Some people believe that time will heal all wounds. While this is partially true, God is the One who heals our hearts. But healing is a process and we need to understand how the process works. With physical wounds, God sometimes uses doctors and medicine to heal the hurt. If we do not treat these wounds, then time will not heal them. But if we treat these wounds, they heal over time.

It is the same with wounds of the heart. With the wound of the heart, you need to understand what is happening and what is helpful and healing. To bring healing, people need to understand why they feel a certain way — what is normal. When you understand what is happening, you realize how healing is taking place and if it is taking place.

The global worker and her team conducted two trauma healing events. The first was in Lviv, in the western part of Ukraine. Many refugees (IDP) had settled in the western part of Ukraine. They came from eastern Ukraine, where fighting is still ongoing.

The team asked people from the church to join them so they could continue helping the people after the seminar. When you open peoples’ hearts, it takes time for healing. The team wanted to connect these people with the members of the church.

The church had been ministering to internally displaced people since the beginning of the war. They had been feeding people who are on the frontline for over a year. Every day they brought food to the railroad station for those arriving by train.

They had more than 2,000 people in their feeding program. This was an asset because these people knew the church was caring; they trusted the church.

As the team conducted this training, they could see an immediate difference in these people. Many in this group were unsaved. The gospel was new to them. The only connection they had with the church was through the feeding program. However, as the team taught this course, they could see a change in attitude on the faces and in the dispositions of these refugees. When they started the sessions, the refugees were tense, reserved, and withdrawn. However, many left with peace, almost with joy. They said that they had found hope.

People who attended the training reported that the lesson on forgiveness was the hardest but the most helpful. Forgiveness is a hard topic, especially when you hear about horrible things that didn't just happen a year or a month ago but are currently happening and continue to happen.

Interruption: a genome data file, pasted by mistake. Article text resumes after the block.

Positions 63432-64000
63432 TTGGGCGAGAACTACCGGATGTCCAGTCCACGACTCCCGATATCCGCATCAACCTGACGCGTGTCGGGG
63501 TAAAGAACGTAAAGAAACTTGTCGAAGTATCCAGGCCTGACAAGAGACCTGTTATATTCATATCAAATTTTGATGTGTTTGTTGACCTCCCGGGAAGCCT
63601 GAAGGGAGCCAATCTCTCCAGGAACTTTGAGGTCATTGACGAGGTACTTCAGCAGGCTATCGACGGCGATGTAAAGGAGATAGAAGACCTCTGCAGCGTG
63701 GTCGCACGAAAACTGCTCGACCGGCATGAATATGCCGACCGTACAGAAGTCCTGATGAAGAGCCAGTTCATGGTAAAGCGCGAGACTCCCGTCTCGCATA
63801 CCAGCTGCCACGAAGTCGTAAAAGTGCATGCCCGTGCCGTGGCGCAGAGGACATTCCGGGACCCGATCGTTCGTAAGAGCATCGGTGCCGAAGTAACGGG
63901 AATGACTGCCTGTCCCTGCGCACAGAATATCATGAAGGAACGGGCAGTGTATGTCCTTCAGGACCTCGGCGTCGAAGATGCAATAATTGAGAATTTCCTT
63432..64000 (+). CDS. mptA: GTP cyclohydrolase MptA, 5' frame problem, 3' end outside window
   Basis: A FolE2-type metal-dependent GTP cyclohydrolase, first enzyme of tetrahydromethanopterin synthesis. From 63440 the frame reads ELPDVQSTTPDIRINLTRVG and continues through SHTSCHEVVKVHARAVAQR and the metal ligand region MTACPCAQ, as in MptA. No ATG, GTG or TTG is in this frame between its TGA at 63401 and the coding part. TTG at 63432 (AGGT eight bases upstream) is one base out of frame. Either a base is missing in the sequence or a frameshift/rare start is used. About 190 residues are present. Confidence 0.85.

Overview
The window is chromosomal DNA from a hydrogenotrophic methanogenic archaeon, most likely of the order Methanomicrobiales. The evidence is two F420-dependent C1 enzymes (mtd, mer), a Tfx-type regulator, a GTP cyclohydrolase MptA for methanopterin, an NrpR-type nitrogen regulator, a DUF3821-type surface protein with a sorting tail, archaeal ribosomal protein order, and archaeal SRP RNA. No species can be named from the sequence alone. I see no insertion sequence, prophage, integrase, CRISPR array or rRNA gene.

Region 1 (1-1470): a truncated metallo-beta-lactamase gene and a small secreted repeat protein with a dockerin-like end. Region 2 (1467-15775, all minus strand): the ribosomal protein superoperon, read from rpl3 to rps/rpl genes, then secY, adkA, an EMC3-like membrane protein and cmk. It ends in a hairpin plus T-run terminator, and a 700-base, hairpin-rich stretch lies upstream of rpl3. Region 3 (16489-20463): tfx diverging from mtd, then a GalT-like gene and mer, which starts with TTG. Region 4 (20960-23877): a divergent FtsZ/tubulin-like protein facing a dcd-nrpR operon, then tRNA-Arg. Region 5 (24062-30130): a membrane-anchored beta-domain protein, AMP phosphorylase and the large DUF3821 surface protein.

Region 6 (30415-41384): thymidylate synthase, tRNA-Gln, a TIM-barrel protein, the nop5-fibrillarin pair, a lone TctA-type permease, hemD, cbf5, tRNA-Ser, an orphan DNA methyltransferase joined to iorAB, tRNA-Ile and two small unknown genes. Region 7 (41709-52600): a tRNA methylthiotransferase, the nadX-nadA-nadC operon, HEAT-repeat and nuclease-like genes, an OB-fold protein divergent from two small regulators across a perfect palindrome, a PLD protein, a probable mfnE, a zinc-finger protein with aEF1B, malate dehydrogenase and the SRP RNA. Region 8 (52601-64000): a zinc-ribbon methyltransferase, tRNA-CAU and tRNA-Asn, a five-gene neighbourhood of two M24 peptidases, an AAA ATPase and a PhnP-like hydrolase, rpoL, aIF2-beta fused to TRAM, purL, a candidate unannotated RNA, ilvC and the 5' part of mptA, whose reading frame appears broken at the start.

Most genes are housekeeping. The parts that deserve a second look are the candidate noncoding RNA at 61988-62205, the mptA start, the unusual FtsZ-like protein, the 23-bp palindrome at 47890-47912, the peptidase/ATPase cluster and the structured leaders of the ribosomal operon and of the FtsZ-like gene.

Most of those attending struggled with forgiveness. They kept asking, “How can you forgive someone for something like what they did to us? We can never forget that.”

It is difficult to forgive people, but no one wants to live with unforgiveness and hatred. This is where many found hope. And this hope gave them understanding on how to move forward.

The fact this church had a long-term relationship with these refugees helped the training team. People were much more interested in the gospel. They wanted to have Bibles. They wanted more meetings. The church started a Bible study as a result of this trauma counseling.

The second training was for the church leaders in Kyiv. There was a stark contrast between these two groups because these church leaders already understood the love of Christ. However, they did not understand what happens during trauma and how emotional wounds heal.

Many people in their congregations were experiencing war, so their congregations were struggling. Trauma and stress skyrocket when everyone is stressed. Added to this was the influx of refugees who were seriously traumatized. A global worker explained, “I think there is not one person in Ukraine who is not traumatized right now.”

People coming from the front lines or places that have been bombed or have been under occupation have more severe trauma. In the church, some people had to leave to serve in the army, or to take their children to a safer place. This left fewer church members to help, while the amount of work increased.

Some of those who stayed to minister shut down their feelings to be able to continue. Church leaders needed to know how to handle these circumstances and help both their congregations and these refugees. And they needed to know how to keep themselves emotionally and spiritually healthy. This trauma ministry has played a huge role in equipping leaders to bring emotional and spiritual healing to the people in Ukraine.

The current war has not stopped the church in Ukraine from ministering to those in need. As believers in neighboring countries have partnered with Ukrainian believers, many people have experienced God’s love and accepted Christ as Savior.

*Names changed for security throughout the series. This article original appeared in Worldview magazine, Vol. 10, Issue 2. Used with permission.